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Tenant Question, by Warren H. R. be anxious to contract with those Jackson, Esq.” The work, though parties from whom he could obtain his somewhat tinged with the hard poli- rents with least trouble, leaving them tico-economical school, is written to deal with the land as they liked, with great shrewdness of thought and and thereby continuing and increasing freedom from prejudice, and is well the odious middleman system. worthy the careful attention of the Mr. M‘Culloch does not confine his honourable House. The writer, in examination of the compulsory partidiscussing the vexed question he has tion in France, to its influence on taken in hand, fully coincides with agriculture. He has discerned certain the general principles laid down by' political effects of that and the conMr. M-Culloch. “ This,” he says comitant system of which it is a part, (speaking of the subdivision of land), with a precision which subsequent " is one of the monster grievances of events have elevated into a sort of Ireland, and you will do little good prophecy. The preface to his work is unless you abate it.” This abate- dated December, 1847, and the work ment he would bring about mainly was published, we believe, early in by prospective laws, as by placing all January. There can, therefore, be contracts for subletting hors la loi, no grounds for classing the following and so taking away from the first passage with those anticipations which lessee all power of recovering his rent are made after the event:from the actual tenant. We cannot but think that this would be found a

“ The aristocratical element is no long. most salutary enactment. It should er to be found in French society; and the be remembered, that the occupier is compulsory division of the soil, while it responsible to the owner of the free prevents the growth of an aristocracy, hold by the power of distress vested upon landed possessions that is impressed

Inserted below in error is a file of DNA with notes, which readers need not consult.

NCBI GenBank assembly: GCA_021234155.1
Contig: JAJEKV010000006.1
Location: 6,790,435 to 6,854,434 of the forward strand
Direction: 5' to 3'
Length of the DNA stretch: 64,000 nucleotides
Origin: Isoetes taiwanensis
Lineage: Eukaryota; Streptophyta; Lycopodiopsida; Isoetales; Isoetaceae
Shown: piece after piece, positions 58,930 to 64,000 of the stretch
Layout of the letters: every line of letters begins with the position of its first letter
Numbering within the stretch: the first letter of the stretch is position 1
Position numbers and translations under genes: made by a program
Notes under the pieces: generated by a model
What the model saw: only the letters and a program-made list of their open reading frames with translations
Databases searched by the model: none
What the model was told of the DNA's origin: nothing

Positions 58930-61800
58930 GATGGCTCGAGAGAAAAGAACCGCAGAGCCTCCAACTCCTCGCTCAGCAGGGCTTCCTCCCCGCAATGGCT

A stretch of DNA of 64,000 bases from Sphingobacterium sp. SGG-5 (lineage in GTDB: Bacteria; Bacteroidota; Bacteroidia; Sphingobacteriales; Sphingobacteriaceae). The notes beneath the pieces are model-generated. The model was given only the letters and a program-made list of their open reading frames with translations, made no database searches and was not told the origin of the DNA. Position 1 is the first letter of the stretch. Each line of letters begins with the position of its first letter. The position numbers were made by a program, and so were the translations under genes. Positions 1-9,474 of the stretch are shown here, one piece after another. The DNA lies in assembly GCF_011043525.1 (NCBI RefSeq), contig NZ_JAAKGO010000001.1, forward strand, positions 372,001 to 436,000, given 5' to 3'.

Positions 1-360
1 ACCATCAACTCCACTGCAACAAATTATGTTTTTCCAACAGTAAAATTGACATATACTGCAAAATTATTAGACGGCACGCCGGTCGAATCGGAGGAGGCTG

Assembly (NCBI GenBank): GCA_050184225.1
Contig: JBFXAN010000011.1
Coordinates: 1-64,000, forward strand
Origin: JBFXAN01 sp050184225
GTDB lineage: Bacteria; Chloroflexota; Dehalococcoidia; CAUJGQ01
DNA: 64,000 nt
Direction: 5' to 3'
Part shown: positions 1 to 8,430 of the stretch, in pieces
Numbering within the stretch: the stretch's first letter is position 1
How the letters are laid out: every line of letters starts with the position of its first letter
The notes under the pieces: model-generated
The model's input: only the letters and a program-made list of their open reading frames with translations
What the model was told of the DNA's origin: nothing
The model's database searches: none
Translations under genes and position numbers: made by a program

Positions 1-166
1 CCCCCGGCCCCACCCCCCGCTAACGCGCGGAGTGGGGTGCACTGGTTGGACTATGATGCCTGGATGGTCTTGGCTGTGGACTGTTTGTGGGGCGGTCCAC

impresses the same character of mobility in the latter, and it is but just that he on the families of their occupiers. Hence should be relieved from the liability the prevalent want of confidence in the to pay two rents—a liability which it continuance of the present order of things is manifest no good farmer would in- in France. What is there in that country cur, but which the squalid ravager of to oppose an effectual resistance to a the soil in Ireland is always eager France has been stripped of those old as

revolutionary movement ? Monarchy in for. It has been said that no further it derives almost all its lustre and sup

sociations and powerful bulwarks whence legislative enactment is required in port in this and other countries. The Ireland, and that administrative wis- throne stands in solitary, though not dom must do what yet remains to be unenvied dignity, without the shelter of done. Mr. Jackson, however, shows a single eminence, exposed to the full that there are such deep-seated evils force of the furious blasts that sweep in Ireland as cannot be cured except from every point of the surrounding by the direct interference of the legis- level. There is nothing intermediate, lature. But we think he expects too nothing to hindera hostile majority in the much from the Sale of Encumbered Chamber of Deputies from at once subEstates Bill. An extensive change tion, or changing the reigning dynasty.”